"Maria Montessori found that children tattle because they are trying to figure out the difference between right and wrong so they have to question every thing. Between 1st and 2nd grade is prime time for that stage of development. They are only wanting you to confirm their assumption that the thing they are tattling about was wrong or a bad thing to do or say. It is not necessary to impose punishment on the person they are tattling about or to confront the other party immediately, they just want confirmation or not."

And a way to clarify if something was worth telling:
"A couple of things I've used in the past include: 1. Tell the tattler, "Are you trying to get someone in trouble or out of danger?" The younger students understand that! 2. We also used "M.Y.O.B." or "mind your own business"--my students loved it because it was like a secret code. All I had to say was, "M.Y.O.B." and they loved to spell it out. There will always be students who tattle more than others, just be patient with them. Talk with them on an individual basis about the difference between tattling and informing."

I also like this article for its realistic and practical look at tattling (or reporting as he calls it). 

As I mentioned above I added a question about tattling to the scenarios lesson. I wanted the kiddos to think about what is pertinent to share with me and what they need to talk to themselves or their classmates about. I'm thinking about adding a tattling box to my classroom but I'm going to try addressing it first then go from there. What tips do you have for students eager to keep tabs on their classmates?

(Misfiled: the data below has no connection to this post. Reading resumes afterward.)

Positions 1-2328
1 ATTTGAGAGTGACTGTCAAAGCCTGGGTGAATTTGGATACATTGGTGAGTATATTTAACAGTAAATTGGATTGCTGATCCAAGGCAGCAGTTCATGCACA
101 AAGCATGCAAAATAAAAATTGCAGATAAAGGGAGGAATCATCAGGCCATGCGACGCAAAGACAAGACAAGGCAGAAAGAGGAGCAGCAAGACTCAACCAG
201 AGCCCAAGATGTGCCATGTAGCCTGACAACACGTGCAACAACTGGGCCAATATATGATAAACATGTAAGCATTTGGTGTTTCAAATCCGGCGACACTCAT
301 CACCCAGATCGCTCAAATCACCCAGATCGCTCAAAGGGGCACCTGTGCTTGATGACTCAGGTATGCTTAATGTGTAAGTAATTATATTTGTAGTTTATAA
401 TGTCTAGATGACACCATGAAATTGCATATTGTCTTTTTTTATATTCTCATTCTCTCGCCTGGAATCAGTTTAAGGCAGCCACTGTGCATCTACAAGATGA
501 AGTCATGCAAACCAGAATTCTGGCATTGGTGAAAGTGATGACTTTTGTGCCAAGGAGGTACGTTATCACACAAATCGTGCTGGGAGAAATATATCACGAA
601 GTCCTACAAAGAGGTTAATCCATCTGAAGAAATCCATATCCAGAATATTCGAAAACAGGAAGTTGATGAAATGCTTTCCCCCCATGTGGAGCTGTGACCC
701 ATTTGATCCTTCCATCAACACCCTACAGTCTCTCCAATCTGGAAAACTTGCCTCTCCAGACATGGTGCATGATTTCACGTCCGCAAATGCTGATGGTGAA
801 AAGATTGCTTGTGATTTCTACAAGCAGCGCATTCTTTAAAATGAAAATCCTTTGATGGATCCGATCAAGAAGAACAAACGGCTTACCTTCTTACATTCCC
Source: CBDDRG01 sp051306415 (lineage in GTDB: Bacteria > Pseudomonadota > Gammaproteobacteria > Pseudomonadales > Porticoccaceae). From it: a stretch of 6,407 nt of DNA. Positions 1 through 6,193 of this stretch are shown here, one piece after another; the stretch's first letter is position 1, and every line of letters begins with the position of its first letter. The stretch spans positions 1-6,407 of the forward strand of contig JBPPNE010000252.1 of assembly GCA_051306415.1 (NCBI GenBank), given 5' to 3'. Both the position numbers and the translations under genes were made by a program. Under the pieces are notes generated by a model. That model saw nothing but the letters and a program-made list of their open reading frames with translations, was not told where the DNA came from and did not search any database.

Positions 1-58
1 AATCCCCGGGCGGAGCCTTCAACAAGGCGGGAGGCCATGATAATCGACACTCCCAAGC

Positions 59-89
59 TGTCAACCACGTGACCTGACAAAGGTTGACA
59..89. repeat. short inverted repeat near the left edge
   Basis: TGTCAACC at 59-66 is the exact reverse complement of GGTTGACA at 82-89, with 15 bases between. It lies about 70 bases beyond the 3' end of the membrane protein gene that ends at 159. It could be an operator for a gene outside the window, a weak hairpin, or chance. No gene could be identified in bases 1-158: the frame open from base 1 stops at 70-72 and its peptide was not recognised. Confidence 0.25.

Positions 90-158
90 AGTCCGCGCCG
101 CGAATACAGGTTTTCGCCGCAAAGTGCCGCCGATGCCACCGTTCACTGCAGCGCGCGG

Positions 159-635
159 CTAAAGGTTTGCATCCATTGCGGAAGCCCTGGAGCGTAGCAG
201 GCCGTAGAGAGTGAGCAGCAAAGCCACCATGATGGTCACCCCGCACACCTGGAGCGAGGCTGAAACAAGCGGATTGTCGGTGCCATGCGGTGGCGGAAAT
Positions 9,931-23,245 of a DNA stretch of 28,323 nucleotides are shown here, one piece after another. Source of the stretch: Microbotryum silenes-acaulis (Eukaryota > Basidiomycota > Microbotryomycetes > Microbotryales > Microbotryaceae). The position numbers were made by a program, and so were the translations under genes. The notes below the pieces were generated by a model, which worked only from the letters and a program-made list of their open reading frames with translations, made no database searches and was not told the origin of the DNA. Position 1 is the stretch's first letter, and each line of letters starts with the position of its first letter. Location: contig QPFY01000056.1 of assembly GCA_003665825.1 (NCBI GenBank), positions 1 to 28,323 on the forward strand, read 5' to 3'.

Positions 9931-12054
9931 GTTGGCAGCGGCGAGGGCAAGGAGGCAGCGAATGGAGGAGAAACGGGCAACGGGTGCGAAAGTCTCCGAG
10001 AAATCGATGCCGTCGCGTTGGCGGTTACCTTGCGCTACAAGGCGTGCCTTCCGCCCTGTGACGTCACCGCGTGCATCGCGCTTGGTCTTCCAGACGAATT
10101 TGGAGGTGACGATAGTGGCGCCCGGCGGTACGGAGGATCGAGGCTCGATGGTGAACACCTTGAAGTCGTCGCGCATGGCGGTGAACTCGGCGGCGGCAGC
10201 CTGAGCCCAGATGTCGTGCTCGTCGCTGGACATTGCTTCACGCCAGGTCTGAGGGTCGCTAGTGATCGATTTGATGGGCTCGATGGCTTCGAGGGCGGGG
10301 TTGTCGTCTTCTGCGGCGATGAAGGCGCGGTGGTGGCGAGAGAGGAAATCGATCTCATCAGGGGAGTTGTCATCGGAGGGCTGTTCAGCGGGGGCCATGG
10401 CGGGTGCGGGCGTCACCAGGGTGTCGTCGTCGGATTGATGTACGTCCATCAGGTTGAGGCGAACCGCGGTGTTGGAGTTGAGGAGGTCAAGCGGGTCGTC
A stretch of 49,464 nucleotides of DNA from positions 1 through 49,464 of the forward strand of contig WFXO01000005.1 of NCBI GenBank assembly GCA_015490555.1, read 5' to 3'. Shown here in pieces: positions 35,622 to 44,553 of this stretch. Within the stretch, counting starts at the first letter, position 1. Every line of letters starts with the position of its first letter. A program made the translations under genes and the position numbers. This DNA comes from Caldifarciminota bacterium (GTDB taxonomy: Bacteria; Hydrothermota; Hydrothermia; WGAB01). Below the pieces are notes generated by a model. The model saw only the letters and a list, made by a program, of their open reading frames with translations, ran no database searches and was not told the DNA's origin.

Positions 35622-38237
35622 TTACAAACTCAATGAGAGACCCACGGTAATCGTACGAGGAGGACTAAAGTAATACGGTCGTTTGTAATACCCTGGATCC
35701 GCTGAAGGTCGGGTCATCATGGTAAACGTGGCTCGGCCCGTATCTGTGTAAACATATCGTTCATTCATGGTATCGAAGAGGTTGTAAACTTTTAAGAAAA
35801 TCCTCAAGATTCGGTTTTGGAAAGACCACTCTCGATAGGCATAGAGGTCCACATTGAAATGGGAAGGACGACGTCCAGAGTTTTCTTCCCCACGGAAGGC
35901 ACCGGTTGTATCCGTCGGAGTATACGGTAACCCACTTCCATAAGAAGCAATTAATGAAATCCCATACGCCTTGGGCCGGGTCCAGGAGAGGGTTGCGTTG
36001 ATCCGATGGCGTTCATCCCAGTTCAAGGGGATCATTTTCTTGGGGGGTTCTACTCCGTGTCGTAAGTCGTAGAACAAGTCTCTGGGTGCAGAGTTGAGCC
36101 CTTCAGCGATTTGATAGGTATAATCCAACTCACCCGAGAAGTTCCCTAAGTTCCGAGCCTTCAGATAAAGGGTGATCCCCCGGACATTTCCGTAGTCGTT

Here is the To Do list (or Wish List) as I called it from before the vacation. I'm pretty happy that I got most of it done! Did I get all of it done? Nope definitely not! But I made progress and I relaxed which is important! 

 I mentioned in my last Currently post that I had signed up for a virtual race sponsored by Run the Edge to run 2,015 miles in 2015. Which comes out to 5.5 miles a day. Which doesn't sound like much until you consider that's 7 days a week, week after week after week. I'll obviously need rest days so that means tacking 5.5 miles (with one rest day a week) onto my other runs. Or 11 miles if I take two rest days (which is what I normally do). Anyway you cut it I have  to run 38.5 miles a week. Which isn't too bad. I mean I ran 40 mile weeks this summer...when I wasn't working! So far what I've been doing is running right when I leave work. It prevents the whole 'Oh I'll do it later' and clears my mind from work stresses. I'm a little apprehensive about this journey but something tells me that if I keep with it, it'll be worth it. I'll be sharing my progress here every once in a while just to keep myself accountable. Here is my mile totals for January so far:

I'm currently right on track! Yea!

Bonus 6: Glee airs tonight! That's all;)


Currently January

Motivational running videos are a mainstay for me before any race. My personal favorite is of the 2012 Olympic Marathon Trials in Texas. 

 I had homemade potato pancakes and they were DELICIOUS. I have them quite often and every time their awesomeness doesn't fade. 

 I always fade about mid-day then wake up again come 7 at night. NOT good! I need to make more regular sleep patterns.